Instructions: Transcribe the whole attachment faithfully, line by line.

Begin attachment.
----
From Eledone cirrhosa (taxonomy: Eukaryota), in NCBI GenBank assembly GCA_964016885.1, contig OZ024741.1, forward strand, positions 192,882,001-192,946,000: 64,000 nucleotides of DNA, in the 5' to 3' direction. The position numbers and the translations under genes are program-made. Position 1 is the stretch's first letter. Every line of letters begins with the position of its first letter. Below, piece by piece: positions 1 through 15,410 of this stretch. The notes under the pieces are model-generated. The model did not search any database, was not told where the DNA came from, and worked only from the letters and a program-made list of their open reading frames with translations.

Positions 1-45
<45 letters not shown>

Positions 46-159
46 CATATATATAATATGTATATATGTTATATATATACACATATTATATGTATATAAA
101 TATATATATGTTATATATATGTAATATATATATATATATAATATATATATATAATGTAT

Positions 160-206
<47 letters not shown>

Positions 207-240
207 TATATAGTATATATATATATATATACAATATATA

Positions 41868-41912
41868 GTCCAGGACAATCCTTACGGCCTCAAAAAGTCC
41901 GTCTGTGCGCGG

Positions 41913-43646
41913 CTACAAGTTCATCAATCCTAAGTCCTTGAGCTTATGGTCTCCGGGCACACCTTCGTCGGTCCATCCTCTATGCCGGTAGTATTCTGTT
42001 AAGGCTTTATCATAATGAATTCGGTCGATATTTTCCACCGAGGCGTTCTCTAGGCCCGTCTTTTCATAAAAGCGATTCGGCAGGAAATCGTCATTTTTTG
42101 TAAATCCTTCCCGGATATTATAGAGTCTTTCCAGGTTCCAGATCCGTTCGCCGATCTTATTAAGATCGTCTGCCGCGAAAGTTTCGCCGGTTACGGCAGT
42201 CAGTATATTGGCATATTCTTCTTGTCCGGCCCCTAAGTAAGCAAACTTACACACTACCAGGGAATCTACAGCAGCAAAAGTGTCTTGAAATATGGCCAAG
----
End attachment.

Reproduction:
From Eledone cirrhosa (taxonomy: Eukaryota), in NCBI GenBank assembly GCA_964016885.1, contig OZ024741.1, forward strand, positions 192,882,001-192,946,000: 64,000 nucleotides of DNA, in the 5' to 3' direction. The position numbers and the translations under genes are program-made. Position 1 is the stretch's first letter. Every line of letters begins with the position of its first letter. Below, piece by piece: positions 1 through 15,410 of this stretch. The notes under the pieces are model-generated. The model did not search any database, was not told where the DNA came from, and worked only from the letters and a program-made list of their open reading frames with translations.

Positions 1-45
<45 letters not shown>

Positions 46-159
46 CATATATATAATATGTATATATGTTATATATATACACATATTATATGTATATAAA
101 TATATATATGTTATATATATGTAATATATATATATATATAATATATATATATAATGTAT

Positions 160-206
<47 letters not shown>

Positions 207-240
207 TATATAGTATATATATATATATATACAATATATA

Positions 41868-41912
41868 GTCCAGGACAATCCTTACGGCCTCAAAAAGTCC
41901 GTCTGTGCGCGG

Positions 41913-43646
41913 CTACAAGTTCATCAATCCTAAGTCCTTGAGCTTATGGTCTCCGGGCACACCTTCGTCGGTCCATCCTCTATGCCGGTAGTATTCTGTT
42001 AAGGCTTTATCATAATGAATTCGGTCGATATTTTCCACCGAGGCGTTCTCTAGGCCCGTCTTTTCATAAAAGCGATTCGGCAGGAAATCGTCATTTTTTG
42101 TAAATCCTTCCCGGATATTATAGAGTCTTTCCAGGTTCCAGATCCGTTCGCCGATCTTATTAAGATCGTCTGCCGCGAAAGTTTCGCCGGTTACGGCAGT
42201 CAGTATATTGGCATATTCTTCTTGTCCGGCCCCTAAGTAAGCAAACTTACACACTACCAGGGAATCTACAGCAGCAAAAGTGTCTTGAAATATGGCCAAG